Involuntary medication of patients who are incompetent to stand trial: a review of empirical studies.

B. Ladds and A. Convit,
Bull. Amer. Acad. Psychiatry & the Law 22(4): 519-32, 1994.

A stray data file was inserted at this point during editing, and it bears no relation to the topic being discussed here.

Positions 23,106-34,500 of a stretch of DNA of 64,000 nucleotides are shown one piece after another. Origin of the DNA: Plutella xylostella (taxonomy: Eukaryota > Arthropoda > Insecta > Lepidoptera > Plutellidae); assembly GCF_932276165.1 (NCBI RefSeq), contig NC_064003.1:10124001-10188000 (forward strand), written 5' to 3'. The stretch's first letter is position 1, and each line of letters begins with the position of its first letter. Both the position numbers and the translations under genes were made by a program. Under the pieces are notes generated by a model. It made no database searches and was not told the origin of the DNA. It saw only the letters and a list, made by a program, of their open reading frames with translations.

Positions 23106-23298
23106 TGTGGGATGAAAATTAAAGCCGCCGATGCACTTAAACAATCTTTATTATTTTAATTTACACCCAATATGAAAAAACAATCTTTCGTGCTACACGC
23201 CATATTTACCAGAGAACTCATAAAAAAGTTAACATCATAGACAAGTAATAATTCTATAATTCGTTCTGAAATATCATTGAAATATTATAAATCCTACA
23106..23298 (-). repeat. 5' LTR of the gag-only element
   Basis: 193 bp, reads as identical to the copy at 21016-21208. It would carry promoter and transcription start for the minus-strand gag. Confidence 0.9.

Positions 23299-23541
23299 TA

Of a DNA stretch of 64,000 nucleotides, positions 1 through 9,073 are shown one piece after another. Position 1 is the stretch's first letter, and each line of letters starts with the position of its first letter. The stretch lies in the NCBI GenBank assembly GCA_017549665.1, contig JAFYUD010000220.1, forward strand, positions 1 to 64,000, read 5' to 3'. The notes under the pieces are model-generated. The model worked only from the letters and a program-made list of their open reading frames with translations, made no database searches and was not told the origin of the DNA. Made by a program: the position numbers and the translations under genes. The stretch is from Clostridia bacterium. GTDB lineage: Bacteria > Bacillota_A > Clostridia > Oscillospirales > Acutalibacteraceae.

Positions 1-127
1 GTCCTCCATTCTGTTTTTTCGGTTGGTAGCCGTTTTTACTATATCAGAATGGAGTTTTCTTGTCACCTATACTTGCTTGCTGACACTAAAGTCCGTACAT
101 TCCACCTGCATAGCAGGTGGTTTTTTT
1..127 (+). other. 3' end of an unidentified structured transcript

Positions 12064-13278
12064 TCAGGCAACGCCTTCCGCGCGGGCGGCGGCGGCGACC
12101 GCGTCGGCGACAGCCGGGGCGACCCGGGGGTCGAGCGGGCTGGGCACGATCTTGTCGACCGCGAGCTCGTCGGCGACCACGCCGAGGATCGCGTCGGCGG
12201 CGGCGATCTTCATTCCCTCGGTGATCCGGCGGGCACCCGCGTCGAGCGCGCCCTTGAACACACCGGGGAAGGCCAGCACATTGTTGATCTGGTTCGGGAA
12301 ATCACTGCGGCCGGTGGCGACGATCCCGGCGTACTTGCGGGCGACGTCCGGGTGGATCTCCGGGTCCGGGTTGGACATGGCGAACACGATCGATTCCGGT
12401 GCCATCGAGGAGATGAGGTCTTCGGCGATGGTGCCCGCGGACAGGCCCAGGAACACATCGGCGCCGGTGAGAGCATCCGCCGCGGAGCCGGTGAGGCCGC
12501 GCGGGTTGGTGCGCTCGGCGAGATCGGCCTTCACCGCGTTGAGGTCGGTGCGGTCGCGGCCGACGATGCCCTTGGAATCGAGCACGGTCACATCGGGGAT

Involuntary administration of antipsychotic medication to pretrial criminal defendants raises important and controversial questions. These questions arise especially with defendants who have been adjudicated as incompetent to stand trial and who require medication to be restored to trial-competency and return to face their pending criminal charges. This subject has been fiercely debated for decades, but it has received little empirical investigation. We review here the known empirical studies that have looked at the use of involuntary medication for this population of individuals. The following nine conceptual areas are explored: subject selection, definition of 'refusal' and related terms, frequency of refusal, characteristics of refusers, reasons for treatment, reasons for refusal, type and outcome of the review of the refusal, outcome of treatment in the hospital, and outcome of the criminal charges. Relevant findings are reviewed. Methodological limitations call for more research in this area. [References: 24]